A compilation of moralistic tales, the "Gulistan" or "Rose Garden" is the best-known work of the great thirteenth-century Persian poet Sa‘di. In this work, the poet illustrates lessons of life through stories that sometimes involve the author himself as participant. The Art Museum’s painting by Manohar originally belonged to an episode in an illustrated edition of the "Gulistan" commissioned by the Mughal emperor and art patron Akbar.
The episode in Sa‘di’s "Gulistan" (Tale 24, Chapter 3) reads as follows: “The fisherman caught a giant fish in his net, but the fish escaped. This had never happened before, and the fisherman was reproached by his fellow fishermen for losing his catch. He replied, ‘Alas, my brethren! What could be done, seeing it was not my lucky day, and the fish had yet a day remaining? A fisherman without luck catcheth not fish in the Tigris, neither will the fish without fate expire on the dry ground.’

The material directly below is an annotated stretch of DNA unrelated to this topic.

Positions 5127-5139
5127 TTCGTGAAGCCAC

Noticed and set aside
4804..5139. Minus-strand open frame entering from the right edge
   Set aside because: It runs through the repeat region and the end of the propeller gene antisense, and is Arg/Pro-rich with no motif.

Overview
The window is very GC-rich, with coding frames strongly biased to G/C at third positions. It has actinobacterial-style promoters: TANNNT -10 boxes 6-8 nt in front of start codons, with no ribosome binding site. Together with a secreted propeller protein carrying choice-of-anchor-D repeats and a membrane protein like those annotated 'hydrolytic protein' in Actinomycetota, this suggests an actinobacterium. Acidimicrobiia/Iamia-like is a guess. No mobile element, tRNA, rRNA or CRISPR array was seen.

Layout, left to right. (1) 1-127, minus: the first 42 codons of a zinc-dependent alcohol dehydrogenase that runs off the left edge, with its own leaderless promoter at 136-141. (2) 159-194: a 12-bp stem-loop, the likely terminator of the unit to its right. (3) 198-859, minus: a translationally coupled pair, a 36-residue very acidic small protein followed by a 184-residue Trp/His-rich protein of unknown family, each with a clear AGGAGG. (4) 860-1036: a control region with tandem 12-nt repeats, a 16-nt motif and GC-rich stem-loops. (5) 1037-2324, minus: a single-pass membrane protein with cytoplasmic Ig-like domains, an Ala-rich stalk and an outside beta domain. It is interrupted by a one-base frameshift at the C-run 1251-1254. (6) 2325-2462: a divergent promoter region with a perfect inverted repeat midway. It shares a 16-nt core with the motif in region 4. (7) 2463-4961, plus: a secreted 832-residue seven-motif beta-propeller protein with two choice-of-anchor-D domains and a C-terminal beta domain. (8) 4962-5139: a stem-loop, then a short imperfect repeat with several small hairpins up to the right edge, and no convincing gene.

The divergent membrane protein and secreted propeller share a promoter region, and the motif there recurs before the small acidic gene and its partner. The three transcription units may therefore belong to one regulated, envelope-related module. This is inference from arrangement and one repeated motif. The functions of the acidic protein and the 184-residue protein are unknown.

In this painting, Manohar has elected to show the moment of highest drama, the giant fish caught in the net just before it escapes. While the fisherman and a companion struggle to hold the catch, various hunters, fishermen, and excited spectators rush to the scene. In the fashion of northern European landscapes of that time, a town nestles in the distant hills. A distinguished painter in the Mughal court of Akbar, Manohar was a highly skilled portraitist and was fond of animals, especially foxes and hounds; both qualities are evident in this painting.